Recently, the anti-gun legislature in California passed a laundry list of firearms restrictions that will turn law-abiding citizens into instant criminals. One of those restrictions requires “bullet button” equipped rifles, such as the AR15, to be registered as “assault weapons.” The registration scheme accomplishes several things for the State. First, it informs the State that you have the rifle. This is something the State may not already know. Second, it restricts what you can do with that rifle and opens up the possibility of further restrictions down the road. Third, it creates a database of rifles and rifle owners that can be used in the future to confiscate those rifles. It’s very difficult for government thugs to confiscate something if they don’t know who has it and where it is. Fourth, it brings the State money in the form of fees.
With that bit of background in place, it should come as no surprise that hardly a day goes by without somebody asking me this question, “Should I register my AR15?” Well… right out of the gate, my simple one word answer is, NO! There is no compelling reason for a government to register firearms except as a necessary step toward confiscating them. We have seen this same progression in other countries, such as Australia and England. There is no reason to believe that anti-gun government officials will act any differently here in the United States. If they know you have it, they will do whatever they can to deprive you of it.
Now that I’ve cleared the air on that, I’ll explain the other reasons why I do not plan to register my AR15. Right away, I have to acknowledge that the government already knows I own an AR15, regardless of whether I choose to register it. I’m the host of an internet show and I’ve produced videos using my rifle. I’ve also admitted to owning the rifle on this blog. So, why not just register it? After all, the government already knows that I have it. If they don’t, they could easily figure it out. Even so, I actually have some good reasons for not registering my rifle. Here they are:
- There are currently legal ways to avoid having to register the rifle. Among them are: move the rifle out of the state of California; and alter the rifle so as to render it “featureless” under California law. It is my understanding that a “featureless” rifle is not considered an assault weapon in California and does not need to be registered. It also doesn’t require a “bullet button.” All I have to do to render the rifle “featureless” is replace the collapsible stock with a straight one, replace the flash hider with a muzzle break, and install a “fin” on the grip. It won’t look as cool, but it will work just as well. Once the rifle is “featureless” I can also install a regular magazine release and ditch the bullet button. That’s an added bonus.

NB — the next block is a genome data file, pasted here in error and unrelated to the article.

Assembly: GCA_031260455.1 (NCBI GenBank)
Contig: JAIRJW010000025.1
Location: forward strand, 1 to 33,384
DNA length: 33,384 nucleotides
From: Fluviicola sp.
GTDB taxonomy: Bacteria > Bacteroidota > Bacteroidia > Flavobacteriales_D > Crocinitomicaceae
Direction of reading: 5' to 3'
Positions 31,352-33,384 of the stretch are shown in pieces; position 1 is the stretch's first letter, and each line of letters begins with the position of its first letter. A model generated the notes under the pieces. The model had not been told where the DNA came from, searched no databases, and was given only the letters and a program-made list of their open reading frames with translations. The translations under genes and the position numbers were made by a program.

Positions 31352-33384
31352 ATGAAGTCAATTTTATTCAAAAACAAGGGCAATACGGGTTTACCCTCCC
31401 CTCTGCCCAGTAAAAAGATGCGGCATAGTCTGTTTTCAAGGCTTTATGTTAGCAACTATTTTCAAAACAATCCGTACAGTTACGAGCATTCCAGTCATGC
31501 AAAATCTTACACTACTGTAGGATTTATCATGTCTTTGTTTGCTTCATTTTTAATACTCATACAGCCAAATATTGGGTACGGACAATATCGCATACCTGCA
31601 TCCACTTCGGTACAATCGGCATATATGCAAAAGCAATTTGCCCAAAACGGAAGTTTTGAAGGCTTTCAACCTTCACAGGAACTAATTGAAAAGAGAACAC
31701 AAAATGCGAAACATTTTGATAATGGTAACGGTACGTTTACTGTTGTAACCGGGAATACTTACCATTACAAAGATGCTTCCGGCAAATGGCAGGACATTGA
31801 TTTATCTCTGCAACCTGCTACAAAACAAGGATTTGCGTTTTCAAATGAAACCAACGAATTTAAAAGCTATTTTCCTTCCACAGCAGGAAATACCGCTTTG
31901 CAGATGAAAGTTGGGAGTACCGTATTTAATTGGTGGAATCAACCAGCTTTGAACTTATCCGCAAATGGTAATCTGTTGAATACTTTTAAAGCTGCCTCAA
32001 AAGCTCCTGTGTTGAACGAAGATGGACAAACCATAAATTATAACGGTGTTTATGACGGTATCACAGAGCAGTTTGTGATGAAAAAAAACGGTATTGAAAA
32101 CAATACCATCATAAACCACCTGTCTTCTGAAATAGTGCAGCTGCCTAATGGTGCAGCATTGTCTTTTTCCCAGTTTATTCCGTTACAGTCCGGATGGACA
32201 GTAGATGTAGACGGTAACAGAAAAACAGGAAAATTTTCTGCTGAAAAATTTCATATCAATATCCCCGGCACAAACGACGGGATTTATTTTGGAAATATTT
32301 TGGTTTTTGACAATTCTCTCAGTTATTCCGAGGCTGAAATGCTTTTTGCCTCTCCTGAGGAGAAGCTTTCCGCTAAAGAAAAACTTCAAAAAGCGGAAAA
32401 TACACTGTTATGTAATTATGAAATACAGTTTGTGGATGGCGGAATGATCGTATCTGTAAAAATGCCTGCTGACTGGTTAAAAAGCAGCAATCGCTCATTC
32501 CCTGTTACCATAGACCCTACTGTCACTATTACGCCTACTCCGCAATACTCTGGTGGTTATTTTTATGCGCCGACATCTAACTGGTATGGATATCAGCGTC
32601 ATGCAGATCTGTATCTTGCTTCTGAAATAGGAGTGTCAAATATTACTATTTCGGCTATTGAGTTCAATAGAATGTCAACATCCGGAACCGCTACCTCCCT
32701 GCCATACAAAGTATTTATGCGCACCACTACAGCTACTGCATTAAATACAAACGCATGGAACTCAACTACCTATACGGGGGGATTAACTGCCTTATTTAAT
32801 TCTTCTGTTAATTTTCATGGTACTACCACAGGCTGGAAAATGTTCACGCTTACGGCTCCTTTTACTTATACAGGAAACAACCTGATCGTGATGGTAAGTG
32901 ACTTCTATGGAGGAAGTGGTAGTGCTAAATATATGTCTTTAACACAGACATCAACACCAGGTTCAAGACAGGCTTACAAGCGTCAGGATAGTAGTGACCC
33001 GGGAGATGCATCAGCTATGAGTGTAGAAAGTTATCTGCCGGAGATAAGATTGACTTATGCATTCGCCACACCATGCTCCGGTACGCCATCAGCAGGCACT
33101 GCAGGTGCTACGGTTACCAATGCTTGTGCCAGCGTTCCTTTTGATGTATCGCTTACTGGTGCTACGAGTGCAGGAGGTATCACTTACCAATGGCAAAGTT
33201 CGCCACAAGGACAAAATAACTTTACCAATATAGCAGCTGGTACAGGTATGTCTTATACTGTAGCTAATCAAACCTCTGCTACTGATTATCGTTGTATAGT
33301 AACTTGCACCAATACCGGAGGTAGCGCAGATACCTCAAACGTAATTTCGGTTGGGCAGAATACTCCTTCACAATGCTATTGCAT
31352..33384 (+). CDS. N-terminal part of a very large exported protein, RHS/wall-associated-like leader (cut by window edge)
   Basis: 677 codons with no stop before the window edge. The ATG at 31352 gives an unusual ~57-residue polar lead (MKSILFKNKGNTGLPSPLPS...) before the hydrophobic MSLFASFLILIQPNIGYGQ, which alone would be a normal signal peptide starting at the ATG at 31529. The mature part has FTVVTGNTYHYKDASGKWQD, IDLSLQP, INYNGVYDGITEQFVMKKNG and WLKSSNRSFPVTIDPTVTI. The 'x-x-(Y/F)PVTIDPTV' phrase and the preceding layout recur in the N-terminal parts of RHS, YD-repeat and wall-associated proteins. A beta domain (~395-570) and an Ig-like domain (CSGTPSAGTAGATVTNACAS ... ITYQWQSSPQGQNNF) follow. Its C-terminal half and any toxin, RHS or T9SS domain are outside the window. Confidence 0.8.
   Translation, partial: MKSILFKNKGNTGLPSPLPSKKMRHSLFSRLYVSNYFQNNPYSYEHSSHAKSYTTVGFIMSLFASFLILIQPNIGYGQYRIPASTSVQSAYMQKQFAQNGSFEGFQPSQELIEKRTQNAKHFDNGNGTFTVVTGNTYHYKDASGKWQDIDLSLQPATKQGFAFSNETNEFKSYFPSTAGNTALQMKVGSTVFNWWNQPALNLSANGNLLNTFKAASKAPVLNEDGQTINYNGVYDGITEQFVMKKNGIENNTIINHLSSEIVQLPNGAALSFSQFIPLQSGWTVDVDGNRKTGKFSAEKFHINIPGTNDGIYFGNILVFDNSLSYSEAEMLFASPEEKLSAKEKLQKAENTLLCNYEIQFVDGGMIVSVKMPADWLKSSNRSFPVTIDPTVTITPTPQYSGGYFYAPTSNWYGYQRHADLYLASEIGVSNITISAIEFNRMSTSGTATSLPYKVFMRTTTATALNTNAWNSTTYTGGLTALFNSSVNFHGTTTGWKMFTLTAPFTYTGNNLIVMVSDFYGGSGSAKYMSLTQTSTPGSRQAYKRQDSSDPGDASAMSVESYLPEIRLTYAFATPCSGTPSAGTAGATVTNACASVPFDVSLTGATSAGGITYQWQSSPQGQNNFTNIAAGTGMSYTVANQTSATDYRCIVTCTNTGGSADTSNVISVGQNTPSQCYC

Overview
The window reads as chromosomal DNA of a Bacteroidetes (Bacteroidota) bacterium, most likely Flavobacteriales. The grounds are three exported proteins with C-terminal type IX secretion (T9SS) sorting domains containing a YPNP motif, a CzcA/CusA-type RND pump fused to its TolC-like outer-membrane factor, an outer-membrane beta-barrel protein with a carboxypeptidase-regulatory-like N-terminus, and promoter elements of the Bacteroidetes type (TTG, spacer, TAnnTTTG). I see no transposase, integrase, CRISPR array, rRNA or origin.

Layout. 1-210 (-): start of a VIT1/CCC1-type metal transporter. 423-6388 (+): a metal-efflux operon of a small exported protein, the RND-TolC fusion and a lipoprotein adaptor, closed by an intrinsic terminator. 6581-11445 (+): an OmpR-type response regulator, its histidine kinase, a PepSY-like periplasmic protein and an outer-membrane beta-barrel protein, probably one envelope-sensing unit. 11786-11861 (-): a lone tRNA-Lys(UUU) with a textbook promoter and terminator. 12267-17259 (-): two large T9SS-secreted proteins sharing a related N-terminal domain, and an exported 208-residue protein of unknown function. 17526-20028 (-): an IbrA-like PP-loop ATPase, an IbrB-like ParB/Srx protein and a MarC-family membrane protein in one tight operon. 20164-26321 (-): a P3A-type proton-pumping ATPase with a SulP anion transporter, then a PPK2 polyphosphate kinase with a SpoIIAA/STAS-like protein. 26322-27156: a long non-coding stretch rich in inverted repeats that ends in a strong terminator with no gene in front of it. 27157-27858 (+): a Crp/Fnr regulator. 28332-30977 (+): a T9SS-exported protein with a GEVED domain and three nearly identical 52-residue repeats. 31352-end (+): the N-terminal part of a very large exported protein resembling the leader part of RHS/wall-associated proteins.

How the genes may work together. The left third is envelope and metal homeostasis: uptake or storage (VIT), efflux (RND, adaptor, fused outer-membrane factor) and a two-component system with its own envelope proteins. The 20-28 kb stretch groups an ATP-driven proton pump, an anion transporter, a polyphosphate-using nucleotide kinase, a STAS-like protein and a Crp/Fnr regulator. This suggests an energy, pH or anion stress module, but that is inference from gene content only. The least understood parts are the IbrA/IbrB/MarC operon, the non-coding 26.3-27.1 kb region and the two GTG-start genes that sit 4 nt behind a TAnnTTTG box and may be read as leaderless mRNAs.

- Once the rifle is registered, California will place additional restrictions upon it. For example: I will no longer be able to sell the rifle, give it to a family member or will it to my children or grandchildren in the State of California.
- If I choose to move the rifle out of California at some later date, I don’t want to be grilled by California gun Nazis who want to know where I took it.
- Likewise, if the federal government should regulate AR15s at some point in the future, I would prefer that California be unable to provide the federal government with a database that includes my name and the particulars of my rifle.
- I don’t want to pay the fee. California already taxes and fees me to death. I prefer not to pay any more fees than I already do.
While I cannot and will not recommend that anyone break the law, I am firmly of the belief that the government has no need to know what firearms are owned by honest citizens. I also object to the practice of legislators passing restrictive laws from which they themselves are exempt. Only tyrants do such things. Therefore, as long as there are legal alternatives to registration, I will urge people to seek those alternatives. Which brings me back to my one word answer expressed above. Should you register your AR15? NO!